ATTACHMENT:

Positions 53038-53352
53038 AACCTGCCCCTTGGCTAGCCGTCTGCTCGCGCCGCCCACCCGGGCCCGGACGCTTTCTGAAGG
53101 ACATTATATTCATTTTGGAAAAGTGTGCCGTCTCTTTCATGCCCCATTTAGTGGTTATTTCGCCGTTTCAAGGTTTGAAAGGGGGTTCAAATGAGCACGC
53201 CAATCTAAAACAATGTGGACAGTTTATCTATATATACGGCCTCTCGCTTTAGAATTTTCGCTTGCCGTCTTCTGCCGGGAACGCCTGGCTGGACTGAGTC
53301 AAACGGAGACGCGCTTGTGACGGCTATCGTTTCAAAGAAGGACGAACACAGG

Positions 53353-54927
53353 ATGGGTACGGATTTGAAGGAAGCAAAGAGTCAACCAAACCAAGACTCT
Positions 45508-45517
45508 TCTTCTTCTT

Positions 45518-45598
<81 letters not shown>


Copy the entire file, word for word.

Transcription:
Positions 53038-53352
53038 AACCTGCCCCTTGGCTAGCCGTCTGCTCGCGCCGCCCACCCGGGCCCGGACGCTTTCTGAAGG
53101 ACATTATATTCATTTTGGAAAAGTGTGCCGTCTCTTTCATGCCCCATTTAGTGGTTATTTCGCCGTTTCAAGGTTTGAAAGGGGGTTCAAATGAGCACGC
53201 CAATCTAAAACAATGTGGACAGTTTATCTATATATACGGCCTCTCGCTTTAGAATTTTCGCTTGCCGTCTTCTGCCGGGAACGCCTGGCTGGACTGAGTC
53301 AAACGGAGACGCGCTTGTGACGGCTATCGTTTCAAAGAAGGACGAACACAGG

Positions 53353-54927
53353 ATGGGTACGGATTTGAAGGAAGCAAAGAGTCAACCAAACCAAGACTCT
Positions 45508-45517
45508 TCTTCTTCTT

Positions 45518-45598
<81 letters not shown>